Af­ter more than a cen­tury, fa­mous cir­cus folds up its tents


An ele­phant stretches its trunk through a win­dow to soothe a sick child. A woman gives birth and three months later is back on the high wire.

Th­ese sto­ries could come only from cir­cus per­form­ers — es­pe­cially the cir­cus im­mor­tal­ized as “The Great­est Show on Earth” — the Rin­gling Bros. and Bar­num & Bai­ley Cir­cus, which is hang­ing up its hat for the last time this week­end. While the show goes on in other cir­cuses around the world, Rin­gling is spe­cial. The size, the spec­ta­cle and the his­tory — stretch­ing back to P.T. Bar­num and his trav­el­ling mu­seum in the 1800s — set it apart.

One of Rin­gling’s two trav­el­ling cir­cuses is sched­uled to per­form its fi­nal show Sun­day in New York. The other closed this month, in Prov­i­dence, R.I., and with it, the end to a way of life few oth­ers have ex­pe­ri­enced.

Rin­gling is the last cir­cus any­where to travel by train, and while liv­ing on a train can be tough, the ac­com­mo­da­tions are con­sid­ered a ben­e­fit that other cir­cuses don’t of­fer. Perks in­clude the “Pie Car,” the long train’s din­ing op­er­a­tion, as well as a cir­cus nurs­ery and school for the many chil­dren whose par­ents make the cir­cus what it is.

Some thoughts from the home th­ese per­form­ers leave be­hind:


One of San­dor Eke’s ear­li­est mem­o­ries is of an ele­phant com­fort­ing him, stretch­ing its trunk through his trailer win­dow, while he lay re­cov­er­ing from ill­ness.

His Hun­gar­ian par­ents were per­form­ing at a cir­cus in Swe­den and Eke was just a tod­dler. A few years later, he’d be a cir­cus per­former him­self, and as­pir­ing to come to the U.S. to join Rin­gling.

He got his wish 20 years ago. Now, at 41, he’s the Boss Clown, leader of the clowns on the unit. He’s also dad to two-year-old Michael, en­joy­ing the wan­ing days here to­gether.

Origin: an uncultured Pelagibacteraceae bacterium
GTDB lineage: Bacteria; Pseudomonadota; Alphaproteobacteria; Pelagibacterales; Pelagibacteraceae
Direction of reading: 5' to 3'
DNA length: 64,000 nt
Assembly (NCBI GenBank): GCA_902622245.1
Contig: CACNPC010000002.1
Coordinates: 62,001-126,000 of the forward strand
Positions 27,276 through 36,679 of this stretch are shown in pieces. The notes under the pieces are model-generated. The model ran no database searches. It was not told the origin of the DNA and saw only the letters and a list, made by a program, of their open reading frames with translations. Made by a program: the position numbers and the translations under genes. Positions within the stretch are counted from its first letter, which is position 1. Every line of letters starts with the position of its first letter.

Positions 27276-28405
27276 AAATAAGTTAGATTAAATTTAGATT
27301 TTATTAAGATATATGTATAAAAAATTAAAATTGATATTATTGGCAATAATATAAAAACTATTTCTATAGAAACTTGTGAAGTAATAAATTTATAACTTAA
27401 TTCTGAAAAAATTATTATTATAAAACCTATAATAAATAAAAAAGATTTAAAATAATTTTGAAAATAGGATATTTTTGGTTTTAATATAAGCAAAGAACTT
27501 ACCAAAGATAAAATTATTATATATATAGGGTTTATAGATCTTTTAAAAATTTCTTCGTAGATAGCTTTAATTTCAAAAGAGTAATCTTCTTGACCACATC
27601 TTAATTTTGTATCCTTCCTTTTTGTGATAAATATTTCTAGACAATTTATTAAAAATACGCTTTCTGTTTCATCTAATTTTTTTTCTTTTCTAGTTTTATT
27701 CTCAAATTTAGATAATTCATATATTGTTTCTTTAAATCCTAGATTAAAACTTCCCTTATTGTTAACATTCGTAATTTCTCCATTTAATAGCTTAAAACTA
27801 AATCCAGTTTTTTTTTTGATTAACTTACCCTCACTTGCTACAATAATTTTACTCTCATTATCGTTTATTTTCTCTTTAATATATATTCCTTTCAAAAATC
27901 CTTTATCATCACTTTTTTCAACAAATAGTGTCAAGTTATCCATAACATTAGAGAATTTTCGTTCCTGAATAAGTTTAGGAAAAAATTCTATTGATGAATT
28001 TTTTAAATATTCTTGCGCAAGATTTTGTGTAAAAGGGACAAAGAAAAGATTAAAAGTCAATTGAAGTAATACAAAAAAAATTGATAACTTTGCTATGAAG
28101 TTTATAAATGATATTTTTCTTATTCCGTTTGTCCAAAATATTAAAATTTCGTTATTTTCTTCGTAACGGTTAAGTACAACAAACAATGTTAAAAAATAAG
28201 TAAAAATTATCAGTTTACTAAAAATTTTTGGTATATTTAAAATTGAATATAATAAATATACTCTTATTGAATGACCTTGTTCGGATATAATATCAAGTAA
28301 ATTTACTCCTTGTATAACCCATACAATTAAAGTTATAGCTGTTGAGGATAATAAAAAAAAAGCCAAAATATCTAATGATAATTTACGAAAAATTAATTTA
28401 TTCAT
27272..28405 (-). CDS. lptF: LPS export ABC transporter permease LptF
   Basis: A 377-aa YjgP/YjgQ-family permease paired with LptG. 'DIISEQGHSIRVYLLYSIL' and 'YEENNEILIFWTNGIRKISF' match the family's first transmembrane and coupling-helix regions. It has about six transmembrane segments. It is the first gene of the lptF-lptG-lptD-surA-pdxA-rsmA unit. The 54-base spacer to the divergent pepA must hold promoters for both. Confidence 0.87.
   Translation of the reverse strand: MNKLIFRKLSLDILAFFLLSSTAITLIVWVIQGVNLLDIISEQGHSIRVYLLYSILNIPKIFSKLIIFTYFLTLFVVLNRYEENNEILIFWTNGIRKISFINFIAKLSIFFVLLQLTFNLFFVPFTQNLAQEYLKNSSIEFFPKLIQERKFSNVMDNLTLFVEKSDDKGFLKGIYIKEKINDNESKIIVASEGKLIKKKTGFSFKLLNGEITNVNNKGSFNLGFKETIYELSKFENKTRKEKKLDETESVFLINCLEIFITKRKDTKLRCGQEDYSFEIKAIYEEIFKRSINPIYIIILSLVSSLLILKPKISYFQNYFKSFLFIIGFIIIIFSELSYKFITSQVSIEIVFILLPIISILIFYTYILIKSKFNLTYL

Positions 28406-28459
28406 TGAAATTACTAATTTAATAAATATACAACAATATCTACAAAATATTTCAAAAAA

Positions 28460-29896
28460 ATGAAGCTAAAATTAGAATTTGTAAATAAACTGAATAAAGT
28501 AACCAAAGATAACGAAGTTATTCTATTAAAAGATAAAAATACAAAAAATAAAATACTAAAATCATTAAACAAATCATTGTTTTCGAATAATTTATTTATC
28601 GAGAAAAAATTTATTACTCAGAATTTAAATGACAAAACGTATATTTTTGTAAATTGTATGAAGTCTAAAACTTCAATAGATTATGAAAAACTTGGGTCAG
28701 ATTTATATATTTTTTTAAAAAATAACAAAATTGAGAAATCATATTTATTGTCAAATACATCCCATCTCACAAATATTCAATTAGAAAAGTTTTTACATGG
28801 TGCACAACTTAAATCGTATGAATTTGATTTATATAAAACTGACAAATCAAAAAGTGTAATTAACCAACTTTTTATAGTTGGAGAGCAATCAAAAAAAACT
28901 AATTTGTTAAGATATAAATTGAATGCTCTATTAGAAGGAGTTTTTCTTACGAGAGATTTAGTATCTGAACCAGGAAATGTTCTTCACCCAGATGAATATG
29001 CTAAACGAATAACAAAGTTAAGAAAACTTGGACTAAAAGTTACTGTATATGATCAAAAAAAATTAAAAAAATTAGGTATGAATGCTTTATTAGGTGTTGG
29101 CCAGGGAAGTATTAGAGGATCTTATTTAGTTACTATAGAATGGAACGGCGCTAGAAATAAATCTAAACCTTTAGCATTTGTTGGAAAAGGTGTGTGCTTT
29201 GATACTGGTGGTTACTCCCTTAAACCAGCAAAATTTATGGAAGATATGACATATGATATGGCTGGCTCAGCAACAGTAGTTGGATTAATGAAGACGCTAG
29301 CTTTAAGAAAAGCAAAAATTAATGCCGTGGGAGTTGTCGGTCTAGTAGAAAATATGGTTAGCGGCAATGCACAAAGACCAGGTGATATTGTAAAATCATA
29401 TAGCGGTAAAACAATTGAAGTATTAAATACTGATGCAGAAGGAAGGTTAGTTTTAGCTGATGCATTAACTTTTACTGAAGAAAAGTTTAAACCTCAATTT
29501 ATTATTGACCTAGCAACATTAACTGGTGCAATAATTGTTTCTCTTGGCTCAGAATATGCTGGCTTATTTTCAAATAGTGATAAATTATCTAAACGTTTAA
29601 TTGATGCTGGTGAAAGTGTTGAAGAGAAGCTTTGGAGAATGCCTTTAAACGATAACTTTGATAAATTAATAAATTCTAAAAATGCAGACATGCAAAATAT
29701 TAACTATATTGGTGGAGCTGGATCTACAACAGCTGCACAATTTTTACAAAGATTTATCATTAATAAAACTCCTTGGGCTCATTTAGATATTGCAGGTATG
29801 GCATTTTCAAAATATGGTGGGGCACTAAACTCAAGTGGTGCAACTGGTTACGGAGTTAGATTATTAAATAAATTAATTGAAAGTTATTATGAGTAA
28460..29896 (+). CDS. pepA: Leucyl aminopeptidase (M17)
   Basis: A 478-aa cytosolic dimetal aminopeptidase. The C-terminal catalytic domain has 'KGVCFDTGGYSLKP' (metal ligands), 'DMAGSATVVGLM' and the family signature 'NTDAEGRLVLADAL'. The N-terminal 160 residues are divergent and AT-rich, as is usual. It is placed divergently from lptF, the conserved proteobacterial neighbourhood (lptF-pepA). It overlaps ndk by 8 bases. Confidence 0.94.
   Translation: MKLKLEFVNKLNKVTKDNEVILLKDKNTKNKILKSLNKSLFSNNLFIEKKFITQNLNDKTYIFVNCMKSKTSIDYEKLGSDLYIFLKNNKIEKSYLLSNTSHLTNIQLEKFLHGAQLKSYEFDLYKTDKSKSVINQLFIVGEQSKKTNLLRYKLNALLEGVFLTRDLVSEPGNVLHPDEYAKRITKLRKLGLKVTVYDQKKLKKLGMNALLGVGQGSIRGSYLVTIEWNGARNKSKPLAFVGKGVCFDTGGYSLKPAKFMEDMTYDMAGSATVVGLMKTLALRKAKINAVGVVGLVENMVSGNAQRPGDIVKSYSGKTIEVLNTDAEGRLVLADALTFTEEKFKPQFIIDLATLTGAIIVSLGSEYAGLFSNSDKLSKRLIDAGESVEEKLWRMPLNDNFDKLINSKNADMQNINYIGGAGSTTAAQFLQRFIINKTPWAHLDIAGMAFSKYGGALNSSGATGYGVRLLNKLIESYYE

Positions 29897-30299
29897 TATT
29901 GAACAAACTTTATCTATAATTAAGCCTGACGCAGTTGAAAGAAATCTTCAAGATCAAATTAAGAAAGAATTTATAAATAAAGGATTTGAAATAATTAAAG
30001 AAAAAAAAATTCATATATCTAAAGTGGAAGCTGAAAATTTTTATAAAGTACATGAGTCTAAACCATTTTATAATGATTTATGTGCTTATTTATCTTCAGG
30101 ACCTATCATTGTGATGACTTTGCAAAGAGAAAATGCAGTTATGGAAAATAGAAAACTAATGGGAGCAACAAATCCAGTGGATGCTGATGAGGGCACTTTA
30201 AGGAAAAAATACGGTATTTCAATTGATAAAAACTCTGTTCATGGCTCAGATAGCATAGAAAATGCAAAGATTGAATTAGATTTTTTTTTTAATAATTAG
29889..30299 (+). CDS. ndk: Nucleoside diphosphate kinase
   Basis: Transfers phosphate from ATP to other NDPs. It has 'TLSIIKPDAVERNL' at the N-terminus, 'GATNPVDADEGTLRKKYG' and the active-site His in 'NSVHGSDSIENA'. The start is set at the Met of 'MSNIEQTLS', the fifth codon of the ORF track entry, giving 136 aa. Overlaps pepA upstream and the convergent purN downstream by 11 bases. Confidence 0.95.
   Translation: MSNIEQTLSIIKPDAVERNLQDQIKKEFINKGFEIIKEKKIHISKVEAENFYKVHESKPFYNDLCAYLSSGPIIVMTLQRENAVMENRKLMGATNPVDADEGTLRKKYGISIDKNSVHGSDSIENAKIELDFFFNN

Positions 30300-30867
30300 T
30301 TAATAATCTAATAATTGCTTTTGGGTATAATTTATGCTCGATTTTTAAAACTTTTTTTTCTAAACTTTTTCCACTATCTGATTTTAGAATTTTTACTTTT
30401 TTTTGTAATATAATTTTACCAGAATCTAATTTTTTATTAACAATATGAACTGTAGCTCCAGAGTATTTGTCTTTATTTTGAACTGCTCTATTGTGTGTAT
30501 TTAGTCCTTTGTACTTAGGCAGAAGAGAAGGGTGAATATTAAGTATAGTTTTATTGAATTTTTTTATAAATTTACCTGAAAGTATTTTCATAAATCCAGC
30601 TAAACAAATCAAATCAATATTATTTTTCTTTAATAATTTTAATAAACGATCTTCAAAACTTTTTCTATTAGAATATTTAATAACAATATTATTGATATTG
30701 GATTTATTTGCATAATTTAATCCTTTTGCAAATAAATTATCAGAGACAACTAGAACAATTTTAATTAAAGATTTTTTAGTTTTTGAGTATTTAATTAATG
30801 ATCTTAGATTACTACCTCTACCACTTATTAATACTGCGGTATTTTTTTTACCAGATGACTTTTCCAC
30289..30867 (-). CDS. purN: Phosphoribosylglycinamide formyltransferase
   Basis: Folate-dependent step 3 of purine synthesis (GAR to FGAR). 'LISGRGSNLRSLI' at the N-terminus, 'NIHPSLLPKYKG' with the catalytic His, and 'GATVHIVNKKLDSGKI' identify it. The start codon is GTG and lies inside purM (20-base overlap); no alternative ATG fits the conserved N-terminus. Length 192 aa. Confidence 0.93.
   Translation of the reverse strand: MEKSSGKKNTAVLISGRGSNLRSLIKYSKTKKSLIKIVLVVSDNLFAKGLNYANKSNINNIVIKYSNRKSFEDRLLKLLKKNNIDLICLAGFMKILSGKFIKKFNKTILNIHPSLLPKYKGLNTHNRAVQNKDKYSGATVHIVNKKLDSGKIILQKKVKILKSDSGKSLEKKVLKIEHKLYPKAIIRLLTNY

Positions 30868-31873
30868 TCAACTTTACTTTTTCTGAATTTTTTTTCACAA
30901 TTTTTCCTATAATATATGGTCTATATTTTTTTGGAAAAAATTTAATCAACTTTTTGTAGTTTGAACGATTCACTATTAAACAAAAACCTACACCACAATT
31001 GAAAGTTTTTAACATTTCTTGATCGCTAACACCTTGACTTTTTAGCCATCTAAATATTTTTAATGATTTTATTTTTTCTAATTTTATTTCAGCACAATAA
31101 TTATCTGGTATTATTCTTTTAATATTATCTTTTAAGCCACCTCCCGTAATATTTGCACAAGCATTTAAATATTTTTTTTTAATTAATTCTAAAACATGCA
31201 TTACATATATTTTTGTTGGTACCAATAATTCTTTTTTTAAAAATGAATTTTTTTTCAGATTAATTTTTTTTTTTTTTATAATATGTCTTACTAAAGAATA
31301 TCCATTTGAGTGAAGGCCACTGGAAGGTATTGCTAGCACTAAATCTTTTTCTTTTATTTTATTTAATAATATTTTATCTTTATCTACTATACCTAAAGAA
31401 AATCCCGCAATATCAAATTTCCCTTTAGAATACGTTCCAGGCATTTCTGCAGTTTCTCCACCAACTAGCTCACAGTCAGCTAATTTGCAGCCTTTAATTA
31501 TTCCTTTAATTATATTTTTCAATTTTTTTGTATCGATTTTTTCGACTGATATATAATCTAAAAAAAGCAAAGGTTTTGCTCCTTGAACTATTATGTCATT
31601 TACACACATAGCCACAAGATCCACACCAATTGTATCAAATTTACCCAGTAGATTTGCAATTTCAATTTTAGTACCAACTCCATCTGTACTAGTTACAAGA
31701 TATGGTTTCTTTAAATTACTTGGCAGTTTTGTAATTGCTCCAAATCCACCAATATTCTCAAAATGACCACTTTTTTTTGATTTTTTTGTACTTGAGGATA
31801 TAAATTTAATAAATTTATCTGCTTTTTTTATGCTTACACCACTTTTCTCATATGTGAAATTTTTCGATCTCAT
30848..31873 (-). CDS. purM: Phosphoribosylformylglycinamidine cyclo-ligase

“You have your own zoo. You can pet an ele­phant; you can play with the baby tigers,” Eke says. “You have your own clowns. Ev­ery­body loves you. A cir­cus is a very big fam­ily.”

Eke’s wife, a for­mer cir­cus aeri­al­ist, has al­ready es­tab­lished their new home in Las Ve­gas. When the cir­cus closes, Eke hopes to get a job there as a “flair” bar­tender, do­ing tricks like jug­gling bot­tles.

Know­ing it’s com­ing to an end has been dif­fi­cult for his fel­low per­form­ers, and Eke has been try­ing to make his cir­cus fam­ily laugh. “I don’t stop un­til they smile,” he says. “And I do ev­ery­thing. I don’t care if I have to dive into a trash can. That’s how I want to be re­mem­bered. And that’s how I want to re­mem­ber my­self. I’m go­ing to go and cry. But I’m go­ing to be happy.”


Ivan Var­gas likes to say his par­ents fell in love with the air.

His mother per­formed on the high wire when they met, his fa­ther on the trapeze.

Var­gas was born be­tween two Rin­gling shows in 1990. His fa­ther man­aged to per­form in the early show, then made it across the street to the hos­pi­tal — in cos­tume — for his son’s birth.

Var­gas is part of Clown Al­ley. It’s not just a place: It’s the pri­vate area back­stage where clowns get ready to per­form. But it’s also how the clowns re­fer to them­selves, a mini-fra­ter­nity within the cir­cus, and a mi­cro­cosm of it.


Be­ing a cir­cus per­former takes com­mit­ment, dis­ci­pline and ath­leti­cism, qual­i­ties Anna Lebe­deva ex­hibits when she bal­ances on the high wire with her hus­band, Mustafa Dan­guir. She ex­e­cutes her tricks so ef­fort­lessly, it’s hard to be­lieve she had a baby three months ago.

It was im­por­tant to her to per­form in Rin­gling’s last shows, she says, and she pushed her­self to get back in con­di­tion af­ter their son, Amir, was born. They mar­ried last year, 10 me­tres up on the high wire.

They’re op­ti­mistic some­thing good will come along.

“We are artists,” Dan­guir says. “We are sur­vivors.”

You have your own zoo. You can pet an ele­phant; you can play with the baby tigers. You have your own clowns. Ev­ery­body loves you.


Clowns Ga­bor Hrisafis, left, and Beth Wal­ters have a chat be­fore a re­cent per­for­mance in Prov­i­dence, R.I. Be­low: Trainer Taba Malu­enda per­forms with a white tiger.

The au­di­ence re­acts to per­form­ers on the high wire. At left: Boss Clown San­dor Eke hugs his son Michael, 2, af­ter the fi­nal Rhode Is­land show.

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